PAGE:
Athanasios is the founder of the first monastery on Athos, the Great Lavra, 1045 years ago (963). Born in Trabzon and educated in Constantinople, he went to Athos as a hermit in 958, after he stayed in the Zygou monastery (the ruins lie next to the border near Ouranopolis, see post nr 88). With the financial help and reliqs that were given by his cousin Nikephoros Phokas, who later became emperor of the Eastern Roman empire, he started to build a church and monastery, to house all the hermits that had gathered around the big mountain. With help of his successor, the emperor Tzimiskes, a cousin of Nikephoros, who was killed by Tzimiskes in 969, the community grows rapidly and it is said that some 3000 monks should have lived there at that time. The hermits that still inhabited the Holy Mountain were not pleased by this development and later Athanasius could make an agreement about how to choose an abbot and about the amount of hermits a monastery could have (5 belonging to Lavra). The church of Lavra became later on the cause of his death (with 4 others), because on the 5th of july 1002 (next week 1006 years ago!), the dome of the church collapsed and landed on the poor Athanasios, who just arrived to inspect the building in progress.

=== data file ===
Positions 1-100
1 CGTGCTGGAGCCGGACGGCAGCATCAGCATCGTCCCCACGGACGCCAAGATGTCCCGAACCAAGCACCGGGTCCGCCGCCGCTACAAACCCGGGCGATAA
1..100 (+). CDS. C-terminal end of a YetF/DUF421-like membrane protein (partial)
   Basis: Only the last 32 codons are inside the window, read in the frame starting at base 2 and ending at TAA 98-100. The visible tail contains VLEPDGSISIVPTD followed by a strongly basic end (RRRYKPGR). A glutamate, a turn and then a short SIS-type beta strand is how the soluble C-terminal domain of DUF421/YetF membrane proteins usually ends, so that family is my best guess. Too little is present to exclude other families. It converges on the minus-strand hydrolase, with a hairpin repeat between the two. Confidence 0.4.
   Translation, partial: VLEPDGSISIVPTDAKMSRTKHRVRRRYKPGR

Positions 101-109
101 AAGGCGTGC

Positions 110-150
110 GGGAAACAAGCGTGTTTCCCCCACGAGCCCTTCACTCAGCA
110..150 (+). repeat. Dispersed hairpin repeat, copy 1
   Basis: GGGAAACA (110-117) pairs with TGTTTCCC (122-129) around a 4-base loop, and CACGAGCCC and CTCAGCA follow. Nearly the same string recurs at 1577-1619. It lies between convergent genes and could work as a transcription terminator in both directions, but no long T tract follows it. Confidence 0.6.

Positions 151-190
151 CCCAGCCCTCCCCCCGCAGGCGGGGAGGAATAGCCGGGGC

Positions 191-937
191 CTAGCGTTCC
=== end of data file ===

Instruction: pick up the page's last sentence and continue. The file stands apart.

I continue the story of the third day with our tour by minivan to the well of Athanasios.
Visitors anxiously try to fill all the bottles they brought and to drink as much holy water as possible. We also drank â€“ as non-orthodox pilgrims – not knowing if it might be good for anything. The worst that might happen was a pain in our stomach.
We had the same idea about drinking water from a well during a trip to Athos in april 1986, when the atomic plant in Tsjernobyl exploded and we â€“ not suspecting anything â€“ drank the â€˜cleanâ€™ water of Mount Athos. Afterwards we were happy to hear that the radioactive fall-out landed a couple of days later on the Holy Mountain, after we had left.